Orange Spain ended September with a total of 1.47 million subscribers in the 5G segment
Spanish operator Orange already deployed its 5G services in 1,529 towns and cities in 52 provinces across Spain, surpassing its initial target for the full year, the carrier said in a statement.
According to the European carrier, its 5G network infrastructure reached 68.7% of the Spanish population as of the end of the third quarter.
Orange previously said it expected its 5G network to reach 1,500 localities by the end of 2022.
The telco ended September with a total of 1.47 million subscribers in the 5G segment, after a net addition of 850,000 over the last 12 months.
Orange Spain is currently offering 5G services through frequencies in the 3.5 GHz and 700 MHz bands.
Earlier this year, when Orange announced its deployment of 5G in the 700 MHz band, it said it would offer this technology progressively over the course of 2022 in more than 1,100 towns and cities, 820 of them having between 1,000 and 50,000 citizens.
Orange noted it has accelerated the deployment of 5G in the 700 MHz band during the third quarter of the year and now this technology already reaches 1,212 towns and cities across Spain.
In the last spectrum auction, Orange secured 2×10 megahertz in the 700 MHz band, which adds to the 110 megahertz in the 3.5 GHz band already owned by Orange. The company invested a total of 523 million euros (currently $526 million) in the acquisition of these frequencies.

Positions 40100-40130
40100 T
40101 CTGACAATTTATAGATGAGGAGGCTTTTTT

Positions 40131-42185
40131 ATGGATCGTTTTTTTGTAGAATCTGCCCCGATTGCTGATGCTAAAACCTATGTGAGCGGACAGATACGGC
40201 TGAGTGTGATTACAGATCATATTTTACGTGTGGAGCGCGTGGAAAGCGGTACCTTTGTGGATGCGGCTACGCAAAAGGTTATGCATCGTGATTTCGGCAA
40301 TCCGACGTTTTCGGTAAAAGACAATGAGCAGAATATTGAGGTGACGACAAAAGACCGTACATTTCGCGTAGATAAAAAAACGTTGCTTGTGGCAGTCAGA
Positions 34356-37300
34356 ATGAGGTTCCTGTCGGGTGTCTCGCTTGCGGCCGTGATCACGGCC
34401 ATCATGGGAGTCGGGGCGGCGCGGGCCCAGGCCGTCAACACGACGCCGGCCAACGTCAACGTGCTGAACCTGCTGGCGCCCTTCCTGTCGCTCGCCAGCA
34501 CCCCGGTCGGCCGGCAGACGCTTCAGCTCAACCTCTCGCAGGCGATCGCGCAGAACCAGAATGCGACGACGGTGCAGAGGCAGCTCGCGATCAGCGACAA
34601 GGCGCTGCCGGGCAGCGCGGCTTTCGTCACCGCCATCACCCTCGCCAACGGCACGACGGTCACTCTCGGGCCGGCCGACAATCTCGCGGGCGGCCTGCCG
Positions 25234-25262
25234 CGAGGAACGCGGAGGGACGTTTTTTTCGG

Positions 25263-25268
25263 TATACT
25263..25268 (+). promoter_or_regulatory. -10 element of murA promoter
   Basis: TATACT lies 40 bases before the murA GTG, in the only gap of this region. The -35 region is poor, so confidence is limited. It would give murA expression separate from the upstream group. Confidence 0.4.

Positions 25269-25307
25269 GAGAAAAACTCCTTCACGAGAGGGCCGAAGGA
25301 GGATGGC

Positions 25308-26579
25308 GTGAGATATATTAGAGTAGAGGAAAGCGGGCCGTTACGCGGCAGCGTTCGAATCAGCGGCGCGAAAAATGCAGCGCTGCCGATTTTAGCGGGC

The operator launched commercial 5G services in Spain in September of 2020, using NonStandalone (NSA) architecture.
During a presentation of the telco’s quarterly results, Orange Spain’s CEO, Jean Francoise Fallacher, said that the merger with rival operator MásMóvil should be approved without conditions as he considered that the Spanish market is very competitive, with eight operators that bill more than 100 million euros a year. “It would go from eight to seven operators and not from four to three,” said Fallacher, who added that the transaction will not affect any infrastructure operator, as MásMóvil had already sold almost all of its network assets.
The executive noted that the main goal of the merger is to create a large operator capable of continuing to invest in fiber optics and 5G. “There is a consolidation trend throughout Europe, and the whole world is watching what is happening in Spain,” he said.
In July this year, Orange and Masmovil had signed a binding agreement to combine their operations in Spain.
The telcos had started negotiations in early March of this year. The transaction is subject to approval from antitrust and other regulatory review and is expected to close during the second half of 2023. The file has already been registered with the European Commission.
Under the terms of the deal, the 50-50 joint venture stipulates that both operators will have equal governance rights in the combined entity. The agreement also includes a right to trigger an IPO under certain conditions for both parties after a defined period and, in such a scenario, an option for Orange to take control of the combined entity.
The companies’ due diligence process conducted since March shows potential synergies in excess of 450 million euros per year to be reached by the fourth year post closing of the merger.